A September 22, 2013 article in the Boston Globe on the state of bicycling in the Netherlands has lessons I think could be applied to the Squannacook River Rail Trail.
The Netherlands today is a country where bicycles and cars co-exist with far fewer problems than here in the US. The Globe article makes the point that this was not always the case – back in 1967, the chief of traffic policy noted that bicycling in Amsterdam was “tantamount to attempting suicide.”
The Dutch took two major steps to change this. First, they started to design bicycling infrastructure that separated bicyclists from cars. Unlike the bike lanes you might see in Boston, where bicyclists ride between the moving traffic and parked cars, in the Netherlands bike lanes are almost always next to the sidewalk. Often the bicycle lanes are physically separated from the road by barriers. The Dutch take great effort to ensure their infrastructure works for automobiles, bicyclists, and pedestrians together.
The second step they took is one that I believe is equally important – they incorporated bicycling education into their standard curriculum in school. Every child in the Netherlands learns at a young age to comfortably and safely ride in traffic.
So what is the result of this two-pronged approach? If you look at the pictures of who is riding bicycles in the Netherlands, its everybody! Its children riding to school, its retired folks doing errands, and its business people going to work. Most people are riding at a gentle pace wearing just their regular clothes. In the Netherlands, people ride bikes to do about 35% of their chores.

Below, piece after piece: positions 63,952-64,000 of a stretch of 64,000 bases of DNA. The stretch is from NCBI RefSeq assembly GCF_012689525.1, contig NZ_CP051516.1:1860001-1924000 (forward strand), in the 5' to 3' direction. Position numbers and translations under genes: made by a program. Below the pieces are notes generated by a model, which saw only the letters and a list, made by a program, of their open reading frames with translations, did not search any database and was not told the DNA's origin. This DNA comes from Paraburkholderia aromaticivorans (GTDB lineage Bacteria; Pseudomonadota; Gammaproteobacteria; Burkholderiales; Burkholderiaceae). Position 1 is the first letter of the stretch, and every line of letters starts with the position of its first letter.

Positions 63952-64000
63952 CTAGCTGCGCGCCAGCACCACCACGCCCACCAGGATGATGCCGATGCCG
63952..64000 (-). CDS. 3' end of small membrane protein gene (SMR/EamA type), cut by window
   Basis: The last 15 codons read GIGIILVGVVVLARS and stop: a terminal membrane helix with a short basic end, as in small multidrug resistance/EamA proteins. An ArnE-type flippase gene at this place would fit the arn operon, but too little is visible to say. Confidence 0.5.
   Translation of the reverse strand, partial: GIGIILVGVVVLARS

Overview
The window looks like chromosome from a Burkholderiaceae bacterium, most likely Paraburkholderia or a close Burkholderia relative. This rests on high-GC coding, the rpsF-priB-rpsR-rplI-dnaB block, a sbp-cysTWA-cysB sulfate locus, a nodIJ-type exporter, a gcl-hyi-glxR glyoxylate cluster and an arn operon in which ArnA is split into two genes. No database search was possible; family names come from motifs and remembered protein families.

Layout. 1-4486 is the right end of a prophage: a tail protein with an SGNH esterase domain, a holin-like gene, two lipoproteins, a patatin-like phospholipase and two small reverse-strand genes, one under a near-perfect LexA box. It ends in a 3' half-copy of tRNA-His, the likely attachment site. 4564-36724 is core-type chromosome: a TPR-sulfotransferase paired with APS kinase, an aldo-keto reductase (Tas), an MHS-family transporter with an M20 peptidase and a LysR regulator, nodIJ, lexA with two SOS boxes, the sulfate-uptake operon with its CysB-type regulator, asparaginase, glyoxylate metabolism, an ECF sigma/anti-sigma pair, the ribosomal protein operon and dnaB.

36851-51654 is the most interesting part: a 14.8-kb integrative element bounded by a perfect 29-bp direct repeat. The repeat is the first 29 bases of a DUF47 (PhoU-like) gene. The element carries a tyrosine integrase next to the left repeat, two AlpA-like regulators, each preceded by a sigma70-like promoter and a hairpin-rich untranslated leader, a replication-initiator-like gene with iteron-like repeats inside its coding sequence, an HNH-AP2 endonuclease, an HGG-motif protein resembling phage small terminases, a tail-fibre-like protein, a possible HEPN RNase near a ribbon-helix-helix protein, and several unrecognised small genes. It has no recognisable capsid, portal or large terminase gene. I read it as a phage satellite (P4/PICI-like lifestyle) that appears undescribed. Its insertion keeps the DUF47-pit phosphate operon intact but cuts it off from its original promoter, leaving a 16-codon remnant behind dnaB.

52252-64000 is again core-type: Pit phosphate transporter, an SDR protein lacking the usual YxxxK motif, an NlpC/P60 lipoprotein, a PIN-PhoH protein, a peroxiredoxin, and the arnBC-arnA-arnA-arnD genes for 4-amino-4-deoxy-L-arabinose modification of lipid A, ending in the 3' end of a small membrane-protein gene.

So what can our group, Squannacook Greenways, learn from the Dutch as we go about building the Squannacook River Rail Trail? As a rail trail, we are naturally separated from the road. But the Squannacook River Rail Trail is not just for recreation – since it parallels the bicycle-unfriendly Route 119 and Townsend Road in Groton, it serves very much as a transportation option for bicyclists and pedestrians in Townsend and Groton.
But I think the more important lesson we can learn from the Dutch is the importance of bicycle education. If we want young people to be able to bike from their homes to destinations in our area safely using the Squannacook River Rail Trail, we need to make sure they know the rules of the road as they bike to and from the rail trail. We have all seen young people riding their bicycles opposite to traffic, in the mistaken belief that if they can see on-coming traffic, they will be safer. With bicycle education they would learn that most accidents with bicycles involve turning cars, and riding opposite to traffic greatly increases the odds of a turning car not seeing a bicycle.
That is why Squannacook Greenways included in our last successful grant proposal to the Community Foundation of North Central Massachusetts a commitment to bringing bicycle education to our local schools as part of the opening of our trail. If we want to make Townsend and Groton truly bicycle-friendly towns, we need both great facilities and educated users, and we as a non-profit are committed to developing both.